How much insulation does your home need?by Tim Manni
Adding insulation to your home is a quick and easy way to save money on your energy bills. But how much insulation is enough? How much is too much?
To help us answer those questions, we turn to EnergyStar.gov.
According to EnergyStar.gov, “Insulation levels are specified by R-Value. R-Value is a measure of insulation’s ability to resist heat traveling through it. The higher the R-Value the better the thermal performance of the insulation. The table below shows what levels of insulation are cost-effective for different climates and locations in the home.”
Is your home properly insulated?
While both local governments and the federal government offer cash and tax incentives (from time to time) for purchasing energy-efficient appliances or making energy-efficient improvements to your home, there are several green improvements you can make regardless of tax credits or cash incentives.
HSH.com contributing writer Shannon Dauphin shares some of these improvements in her article “Save green on energy-efficient home improvements, even without a tax credit.”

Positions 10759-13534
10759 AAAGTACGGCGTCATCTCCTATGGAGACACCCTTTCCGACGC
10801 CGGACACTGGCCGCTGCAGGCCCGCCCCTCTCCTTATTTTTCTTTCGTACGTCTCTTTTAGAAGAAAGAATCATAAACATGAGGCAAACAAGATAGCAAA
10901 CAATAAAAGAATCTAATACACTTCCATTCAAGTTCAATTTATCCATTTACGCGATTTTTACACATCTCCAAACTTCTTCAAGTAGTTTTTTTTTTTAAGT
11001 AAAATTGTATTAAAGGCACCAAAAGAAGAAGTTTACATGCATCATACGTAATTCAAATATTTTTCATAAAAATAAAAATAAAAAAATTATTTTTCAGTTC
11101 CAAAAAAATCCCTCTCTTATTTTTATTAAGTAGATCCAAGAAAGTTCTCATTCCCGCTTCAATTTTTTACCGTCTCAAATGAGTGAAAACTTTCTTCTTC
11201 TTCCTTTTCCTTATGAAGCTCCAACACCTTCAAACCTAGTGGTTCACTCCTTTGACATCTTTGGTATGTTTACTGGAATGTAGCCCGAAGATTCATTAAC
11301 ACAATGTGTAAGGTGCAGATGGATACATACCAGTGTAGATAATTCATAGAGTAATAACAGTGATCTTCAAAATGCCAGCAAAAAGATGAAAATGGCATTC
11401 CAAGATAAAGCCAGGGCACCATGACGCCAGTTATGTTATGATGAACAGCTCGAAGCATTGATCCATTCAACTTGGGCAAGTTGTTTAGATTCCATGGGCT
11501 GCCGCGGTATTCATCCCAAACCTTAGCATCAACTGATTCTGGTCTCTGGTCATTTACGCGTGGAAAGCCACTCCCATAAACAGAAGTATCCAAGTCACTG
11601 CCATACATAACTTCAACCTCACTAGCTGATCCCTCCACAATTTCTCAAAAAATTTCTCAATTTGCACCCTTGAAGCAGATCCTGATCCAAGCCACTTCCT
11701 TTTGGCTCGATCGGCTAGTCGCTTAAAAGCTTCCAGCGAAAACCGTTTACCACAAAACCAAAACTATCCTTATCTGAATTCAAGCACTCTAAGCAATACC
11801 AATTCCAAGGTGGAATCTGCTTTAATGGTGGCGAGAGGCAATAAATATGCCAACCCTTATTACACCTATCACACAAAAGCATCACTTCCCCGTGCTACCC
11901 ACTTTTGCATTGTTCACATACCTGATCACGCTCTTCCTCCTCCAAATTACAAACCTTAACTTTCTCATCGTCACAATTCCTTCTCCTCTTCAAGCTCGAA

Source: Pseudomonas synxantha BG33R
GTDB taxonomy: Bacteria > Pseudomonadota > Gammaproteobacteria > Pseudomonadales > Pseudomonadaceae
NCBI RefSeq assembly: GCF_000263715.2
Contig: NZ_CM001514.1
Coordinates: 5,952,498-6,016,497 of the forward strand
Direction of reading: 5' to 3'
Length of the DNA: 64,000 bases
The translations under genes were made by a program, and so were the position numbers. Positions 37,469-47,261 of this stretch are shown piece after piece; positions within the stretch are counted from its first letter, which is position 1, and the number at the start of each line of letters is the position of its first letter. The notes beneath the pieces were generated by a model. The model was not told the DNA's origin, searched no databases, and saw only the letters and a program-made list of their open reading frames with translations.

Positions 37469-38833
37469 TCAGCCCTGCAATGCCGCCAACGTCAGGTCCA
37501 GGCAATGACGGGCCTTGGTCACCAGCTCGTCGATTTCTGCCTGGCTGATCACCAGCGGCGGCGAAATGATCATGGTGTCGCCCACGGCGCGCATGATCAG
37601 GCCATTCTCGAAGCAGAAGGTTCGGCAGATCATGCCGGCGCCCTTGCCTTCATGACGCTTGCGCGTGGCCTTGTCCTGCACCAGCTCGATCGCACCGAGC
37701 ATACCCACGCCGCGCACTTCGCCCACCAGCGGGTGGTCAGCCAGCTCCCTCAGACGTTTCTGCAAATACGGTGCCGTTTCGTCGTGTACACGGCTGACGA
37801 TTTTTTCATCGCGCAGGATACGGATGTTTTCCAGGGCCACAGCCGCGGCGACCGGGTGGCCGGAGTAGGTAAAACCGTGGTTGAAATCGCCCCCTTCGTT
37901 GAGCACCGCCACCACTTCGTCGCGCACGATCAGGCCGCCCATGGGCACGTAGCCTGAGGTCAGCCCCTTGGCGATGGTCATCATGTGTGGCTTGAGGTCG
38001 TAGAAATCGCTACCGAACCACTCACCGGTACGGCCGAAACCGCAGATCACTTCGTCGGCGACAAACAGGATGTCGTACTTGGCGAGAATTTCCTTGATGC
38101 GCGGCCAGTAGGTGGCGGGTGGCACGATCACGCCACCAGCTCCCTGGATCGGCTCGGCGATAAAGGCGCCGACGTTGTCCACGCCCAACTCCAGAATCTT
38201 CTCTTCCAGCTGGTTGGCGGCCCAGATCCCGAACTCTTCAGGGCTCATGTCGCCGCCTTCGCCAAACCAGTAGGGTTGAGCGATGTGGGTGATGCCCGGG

“The first $6,500 that you spend on energy improvements are the biggest bang for your buck,” Grocoff points out. “The simple things like insulation, sealing up your house and more energy-efficient lighting could cost you $6,500 or less, but may cut about 30 percent off your energy costs.”
To determine the best places to spend that initial investment, Grocoff recommends a home energy assessment. This assessment will help you determine where you are losing energy and what improvements can make a quick but lasting impression on your bottom line. Since there are many incentives for utility companies to help pay for an energy assessment, you might even get the job done for free…
Click here to read the rest of Shannon’s article, “Save green on energy-efficient home improvements, even without a tax credit.”